The Canucks and Rocket left the ice at the end of the period wearing the same chips on their shoulders as they carried through Friday’s game – the rage against one another that was a thread throughout the previous match already spilled over into Saturday afternoon. In the second period, all of that just got worse as it came to a head. There weren’t any goals scored in the second period. It’s hard to score goals when all you’re doing is looking for a fight. Both sides were limited to just seven shots in the middle frame, spending all their time bouncing back and forth between the two offensive zones and finding any reason they could to push and shove one another after a whistle. After early roughing penalties in the first to both teams, the second period erupted into an actual fight between Alex Kannok-Leipert and – you guessed it – Martel. There was one last set of coincidental roughing minors to close out the sandwich stanza on an emotional and frustrating note for both sides—every player on the ice needed to come back out with clearer heads and get back to work.  

The third period didn’t change much. It was the third period of an emotionally charged game between two teams that apparently couldn’t stand one another. The Rocket failed to convert on a power play early and set to work, making the rest of the game count. Late into the third, former Rocket Noah Juulsen tangled up with Tory Dello, and both sat for two on the last roughing minors of the game. Shortly afterward, Jesse Ylonen knocked one past DiPietro, followed by Jean-Sebastien Dea two minutes later with the empty netter. Poulin stopped all 15 shots that the Canucks managed to send at him, and Dea earned a point on all three Rocket goals.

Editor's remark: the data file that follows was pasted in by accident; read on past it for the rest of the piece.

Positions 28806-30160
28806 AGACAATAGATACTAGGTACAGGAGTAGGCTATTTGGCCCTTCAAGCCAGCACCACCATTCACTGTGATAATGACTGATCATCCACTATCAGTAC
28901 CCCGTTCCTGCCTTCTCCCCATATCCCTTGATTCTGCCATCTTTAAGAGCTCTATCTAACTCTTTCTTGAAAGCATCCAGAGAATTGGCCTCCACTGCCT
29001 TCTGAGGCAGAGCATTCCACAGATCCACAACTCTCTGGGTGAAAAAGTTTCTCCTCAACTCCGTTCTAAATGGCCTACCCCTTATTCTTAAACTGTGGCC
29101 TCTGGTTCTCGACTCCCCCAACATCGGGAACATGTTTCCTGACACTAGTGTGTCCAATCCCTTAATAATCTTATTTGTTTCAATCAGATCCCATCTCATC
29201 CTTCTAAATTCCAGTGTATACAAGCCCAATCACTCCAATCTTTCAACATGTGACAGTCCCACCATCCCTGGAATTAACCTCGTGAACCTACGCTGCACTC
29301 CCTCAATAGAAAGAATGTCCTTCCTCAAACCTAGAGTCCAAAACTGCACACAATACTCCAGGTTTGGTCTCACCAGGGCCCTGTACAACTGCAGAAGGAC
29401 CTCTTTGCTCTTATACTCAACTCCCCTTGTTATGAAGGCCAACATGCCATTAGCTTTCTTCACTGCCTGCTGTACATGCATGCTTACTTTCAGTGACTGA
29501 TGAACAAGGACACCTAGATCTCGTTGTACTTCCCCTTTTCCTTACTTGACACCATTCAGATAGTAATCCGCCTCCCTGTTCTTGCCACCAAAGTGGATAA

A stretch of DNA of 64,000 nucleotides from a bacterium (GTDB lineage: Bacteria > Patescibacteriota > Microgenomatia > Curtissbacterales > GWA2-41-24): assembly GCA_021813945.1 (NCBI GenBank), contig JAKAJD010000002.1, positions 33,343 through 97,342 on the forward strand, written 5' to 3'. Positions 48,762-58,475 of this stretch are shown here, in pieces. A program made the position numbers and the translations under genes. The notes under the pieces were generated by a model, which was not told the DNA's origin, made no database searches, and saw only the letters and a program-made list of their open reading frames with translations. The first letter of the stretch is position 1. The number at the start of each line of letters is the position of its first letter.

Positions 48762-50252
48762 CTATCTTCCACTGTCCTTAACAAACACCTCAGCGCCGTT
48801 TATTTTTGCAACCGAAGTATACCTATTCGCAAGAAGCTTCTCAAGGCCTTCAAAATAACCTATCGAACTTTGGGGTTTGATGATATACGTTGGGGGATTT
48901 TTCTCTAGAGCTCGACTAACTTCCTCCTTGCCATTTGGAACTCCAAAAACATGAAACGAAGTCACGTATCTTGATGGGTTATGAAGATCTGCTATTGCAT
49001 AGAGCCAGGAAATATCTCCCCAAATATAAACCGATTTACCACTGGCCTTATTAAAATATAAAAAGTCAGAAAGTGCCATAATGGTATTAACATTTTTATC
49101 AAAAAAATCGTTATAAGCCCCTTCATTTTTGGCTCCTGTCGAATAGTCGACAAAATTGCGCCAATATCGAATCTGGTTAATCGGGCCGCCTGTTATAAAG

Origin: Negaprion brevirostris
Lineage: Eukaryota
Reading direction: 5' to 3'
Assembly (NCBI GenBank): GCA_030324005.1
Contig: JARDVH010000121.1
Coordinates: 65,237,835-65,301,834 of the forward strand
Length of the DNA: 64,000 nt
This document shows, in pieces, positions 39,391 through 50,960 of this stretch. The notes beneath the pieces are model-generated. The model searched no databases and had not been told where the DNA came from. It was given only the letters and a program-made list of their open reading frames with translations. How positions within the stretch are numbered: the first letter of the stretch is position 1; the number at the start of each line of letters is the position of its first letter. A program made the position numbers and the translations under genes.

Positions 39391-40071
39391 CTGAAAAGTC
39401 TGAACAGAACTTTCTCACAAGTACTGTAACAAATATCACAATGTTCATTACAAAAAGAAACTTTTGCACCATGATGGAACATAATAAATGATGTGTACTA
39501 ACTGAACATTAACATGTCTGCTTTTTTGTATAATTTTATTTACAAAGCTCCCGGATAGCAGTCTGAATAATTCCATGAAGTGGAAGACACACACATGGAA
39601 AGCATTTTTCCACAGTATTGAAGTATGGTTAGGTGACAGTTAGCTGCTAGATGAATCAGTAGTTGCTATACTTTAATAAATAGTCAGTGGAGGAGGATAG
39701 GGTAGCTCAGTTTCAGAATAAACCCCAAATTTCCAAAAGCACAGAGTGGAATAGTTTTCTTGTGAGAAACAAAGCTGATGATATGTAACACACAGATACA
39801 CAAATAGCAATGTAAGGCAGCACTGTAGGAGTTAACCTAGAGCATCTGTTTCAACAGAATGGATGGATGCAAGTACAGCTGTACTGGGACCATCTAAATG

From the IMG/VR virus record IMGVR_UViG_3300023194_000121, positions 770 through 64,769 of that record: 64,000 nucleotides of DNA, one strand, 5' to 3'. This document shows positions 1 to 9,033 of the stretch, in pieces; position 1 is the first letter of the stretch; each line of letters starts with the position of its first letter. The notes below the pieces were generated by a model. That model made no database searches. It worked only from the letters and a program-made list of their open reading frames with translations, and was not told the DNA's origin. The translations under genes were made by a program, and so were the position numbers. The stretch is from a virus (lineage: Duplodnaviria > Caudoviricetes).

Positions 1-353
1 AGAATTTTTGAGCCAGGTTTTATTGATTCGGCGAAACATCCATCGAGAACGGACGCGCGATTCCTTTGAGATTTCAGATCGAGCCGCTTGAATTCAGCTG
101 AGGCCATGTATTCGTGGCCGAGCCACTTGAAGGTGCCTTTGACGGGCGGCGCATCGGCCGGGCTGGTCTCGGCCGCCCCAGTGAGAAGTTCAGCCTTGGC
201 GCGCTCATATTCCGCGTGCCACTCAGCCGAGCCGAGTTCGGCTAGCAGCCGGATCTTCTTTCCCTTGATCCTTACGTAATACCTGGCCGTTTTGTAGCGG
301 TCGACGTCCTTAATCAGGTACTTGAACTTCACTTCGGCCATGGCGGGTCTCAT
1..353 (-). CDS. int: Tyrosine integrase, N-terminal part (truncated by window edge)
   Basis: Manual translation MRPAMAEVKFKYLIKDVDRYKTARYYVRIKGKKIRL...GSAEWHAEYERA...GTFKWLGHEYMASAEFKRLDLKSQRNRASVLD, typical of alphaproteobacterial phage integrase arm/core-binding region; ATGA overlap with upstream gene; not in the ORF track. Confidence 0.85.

The Rocket know what they need to do to adjust when they play poorly. They need to harness the emotions they play with all game, every game, and use them to plug the holes they need to to keep the ship right side up. They attempt to do it in-game, but if that fails, there’s always the next one.  

The Rocket is still on the hunt for the playoffs. They’re in contention as it stands, but they’ve never seen the postseason in their five-year history. They can’t afford to take their foot off the gas now. Will they make it far in the playoffs? Who knows, there is a sample size of exactly zero playoff minutes to give us an idea. Laval is a team that plays playoff-style hockey, however.  

It doesn’t matter what style of hockey they play once they make it there. What matters is whether they can take the passion that fuels them and use it as a weapon against teams that have even higher-powered offense and higher-end goaltending. If they can’t learn how to do that playing hockey in the regular season, then their greatest strength will be negated because it’s also the easiest way to undo them.  


Here’s the quick breakdown of some key stats for the Laval Rocket: 

  • Record: 25-18-3-0 (53 pts., 3rd in the North Division, 12th in the league) 
  • Points Leader: Jean-Sebastien Dea (26) 
  • Goals Leader: Jean-Sebastien Dea (16) 
  • Goaltending Leader: Kevin Poulin (2.25 GAA, 0.925 SV%) 

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    Deanna McFeron covers the Laval Rocket for Field Pass Hockey. Follow and interact with her on Twitter @FPHRocket.